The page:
"In recent years, there have been disturbing reports of judges participating in legal education seminars sponsored and paid for by organizations that simultaneously fund federal court litigation on the same topics that are covered by the seminars," he said in comments introducing his amendment. "Reports have shown that thousands of federal judges have gone to such seminars, some of which are conducted at posh vacation resorts in locations such as Amelia Island, Florida and Hilton Head, South Carolina, and last an entire week so that there is ample time for expense-paid recreation. These kinds of education/vacation trips, which have been valued at over $7,000 in some cases, create an appearance that the judges who attend are profiting from their positions. This is an appearance that is at odds with the traditions of our judiciary."
Feingold's other objection, he said, was to "the practice among some judges of accepting reimbursement for significant travel expenses and honoraria for speaking or teaching engagements." His proposed limits on such payments, he said, "should cut down on unusually lavish trips that seem more like junkets than public service. And they would eliminate large direct payments for single speeches or lectures. Sometimes these fees amount to several thousand dollars. I think that’s excessive, and certainly it is unnecessary if the large pay raise now under consideration passes."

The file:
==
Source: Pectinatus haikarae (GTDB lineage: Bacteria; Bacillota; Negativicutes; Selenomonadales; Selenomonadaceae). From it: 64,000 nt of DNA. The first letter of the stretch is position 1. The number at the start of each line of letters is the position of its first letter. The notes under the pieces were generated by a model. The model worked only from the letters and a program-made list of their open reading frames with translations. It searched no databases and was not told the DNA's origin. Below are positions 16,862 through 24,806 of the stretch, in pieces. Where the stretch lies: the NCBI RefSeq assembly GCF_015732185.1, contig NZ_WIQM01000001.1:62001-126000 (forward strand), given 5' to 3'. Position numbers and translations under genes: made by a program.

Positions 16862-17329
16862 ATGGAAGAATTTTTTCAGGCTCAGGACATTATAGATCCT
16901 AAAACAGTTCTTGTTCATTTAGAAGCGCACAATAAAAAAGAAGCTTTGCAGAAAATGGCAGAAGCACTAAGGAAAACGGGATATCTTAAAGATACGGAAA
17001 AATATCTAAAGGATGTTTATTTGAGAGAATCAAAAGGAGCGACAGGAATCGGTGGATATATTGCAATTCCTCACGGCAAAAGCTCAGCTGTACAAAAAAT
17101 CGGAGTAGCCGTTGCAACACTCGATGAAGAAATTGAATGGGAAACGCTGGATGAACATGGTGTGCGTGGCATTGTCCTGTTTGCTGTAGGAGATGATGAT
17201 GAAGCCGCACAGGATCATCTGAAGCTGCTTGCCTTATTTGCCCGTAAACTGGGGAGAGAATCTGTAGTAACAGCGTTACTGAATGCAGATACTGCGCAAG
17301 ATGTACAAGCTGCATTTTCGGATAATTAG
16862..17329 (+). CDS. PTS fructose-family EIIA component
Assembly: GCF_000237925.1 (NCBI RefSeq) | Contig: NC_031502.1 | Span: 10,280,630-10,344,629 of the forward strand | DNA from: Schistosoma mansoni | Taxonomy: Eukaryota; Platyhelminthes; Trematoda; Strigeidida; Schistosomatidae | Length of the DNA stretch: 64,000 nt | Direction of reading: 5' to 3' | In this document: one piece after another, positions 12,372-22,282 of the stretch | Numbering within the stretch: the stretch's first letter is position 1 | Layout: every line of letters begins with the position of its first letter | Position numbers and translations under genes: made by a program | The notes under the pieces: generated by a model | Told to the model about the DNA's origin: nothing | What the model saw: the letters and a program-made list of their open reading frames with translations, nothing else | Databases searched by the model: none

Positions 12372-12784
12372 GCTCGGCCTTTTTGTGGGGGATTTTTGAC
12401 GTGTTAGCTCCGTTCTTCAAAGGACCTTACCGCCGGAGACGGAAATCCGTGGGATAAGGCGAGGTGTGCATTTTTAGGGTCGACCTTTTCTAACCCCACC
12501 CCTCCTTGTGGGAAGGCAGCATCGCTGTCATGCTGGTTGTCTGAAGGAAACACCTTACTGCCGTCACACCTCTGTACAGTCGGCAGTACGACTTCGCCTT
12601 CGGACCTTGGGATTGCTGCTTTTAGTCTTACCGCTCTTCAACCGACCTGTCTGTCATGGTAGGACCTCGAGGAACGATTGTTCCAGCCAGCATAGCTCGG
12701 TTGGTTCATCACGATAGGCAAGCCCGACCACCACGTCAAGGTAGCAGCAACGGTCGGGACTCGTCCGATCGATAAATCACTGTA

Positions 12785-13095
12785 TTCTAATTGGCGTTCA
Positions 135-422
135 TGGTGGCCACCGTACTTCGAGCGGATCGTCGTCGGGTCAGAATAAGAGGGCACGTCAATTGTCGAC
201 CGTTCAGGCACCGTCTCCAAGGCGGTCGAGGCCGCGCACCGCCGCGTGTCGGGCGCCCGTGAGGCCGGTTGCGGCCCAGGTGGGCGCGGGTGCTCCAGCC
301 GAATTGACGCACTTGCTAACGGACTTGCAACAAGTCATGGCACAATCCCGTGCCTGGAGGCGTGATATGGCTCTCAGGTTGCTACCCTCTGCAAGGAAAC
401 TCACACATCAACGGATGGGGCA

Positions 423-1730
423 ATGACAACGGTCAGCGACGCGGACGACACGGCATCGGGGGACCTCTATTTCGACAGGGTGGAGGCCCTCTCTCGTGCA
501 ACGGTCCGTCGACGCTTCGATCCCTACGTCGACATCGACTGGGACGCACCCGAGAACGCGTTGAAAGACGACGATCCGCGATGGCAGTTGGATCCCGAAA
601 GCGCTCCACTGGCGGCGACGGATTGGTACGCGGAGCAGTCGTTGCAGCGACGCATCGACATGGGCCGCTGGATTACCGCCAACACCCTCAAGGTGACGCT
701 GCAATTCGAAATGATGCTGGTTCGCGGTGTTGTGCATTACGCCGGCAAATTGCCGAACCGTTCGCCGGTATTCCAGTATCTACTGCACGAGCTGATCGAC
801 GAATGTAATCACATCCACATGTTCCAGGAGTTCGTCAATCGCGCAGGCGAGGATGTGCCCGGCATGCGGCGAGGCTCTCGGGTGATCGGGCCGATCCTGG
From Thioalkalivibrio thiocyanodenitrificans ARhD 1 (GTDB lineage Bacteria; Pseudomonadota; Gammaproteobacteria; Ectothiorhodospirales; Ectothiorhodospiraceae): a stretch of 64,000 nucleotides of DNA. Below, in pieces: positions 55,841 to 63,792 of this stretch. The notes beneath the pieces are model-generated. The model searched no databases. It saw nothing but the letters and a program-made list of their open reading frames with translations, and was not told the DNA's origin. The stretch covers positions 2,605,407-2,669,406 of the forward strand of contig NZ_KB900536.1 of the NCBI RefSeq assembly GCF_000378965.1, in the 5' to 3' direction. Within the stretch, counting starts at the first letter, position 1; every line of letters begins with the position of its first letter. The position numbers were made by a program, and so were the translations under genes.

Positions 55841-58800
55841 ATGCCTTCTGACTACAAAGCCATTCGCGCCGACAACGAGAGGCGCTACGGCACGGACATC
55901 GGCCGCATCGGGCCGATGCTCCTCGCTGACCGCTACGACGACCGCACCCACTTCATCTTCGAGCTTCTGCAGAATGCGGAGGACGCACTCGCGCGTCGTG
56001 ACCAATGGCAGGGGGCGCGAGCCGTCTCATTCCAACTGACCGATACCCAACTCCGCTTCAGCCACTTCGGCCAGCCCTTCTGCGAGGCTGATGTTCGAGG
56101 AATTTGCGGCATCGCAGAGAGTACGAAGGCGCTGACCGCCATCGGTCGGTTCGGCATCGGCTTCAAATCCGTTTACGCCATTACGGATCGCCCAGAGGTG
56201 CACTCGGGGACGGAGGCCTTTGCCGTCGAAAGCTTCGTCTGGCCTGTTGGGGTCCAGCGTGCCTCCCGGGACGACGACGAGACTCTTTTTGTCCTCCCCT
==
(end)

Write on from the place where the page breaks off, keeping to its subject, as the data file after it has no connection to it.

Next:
Although Feingold did not identify any individual programs or judges as engaging in the behavior his amendment was designed to address, the first part of his measure was widely seen (particularly among conservative bloggers and media types) as a swipe, in part, at George Mason University School of Law's Law and Economics Center, one of several such programs that have come under attack from the Community Rights Counsel, which describes itself as opposing "judicial lobbying by special interests." (Not all such programs are seen as right-leaning, though; Gail Heriot, a law professor at the University of San Diego, noted on her blog late last year that a handful of other universities have programs that train judges, including a program at the University of California at Los Angeles's law school that "provides state and federal judges with substantive training on legal issues impacting lesbian, gay, bisexual, and transgender people.)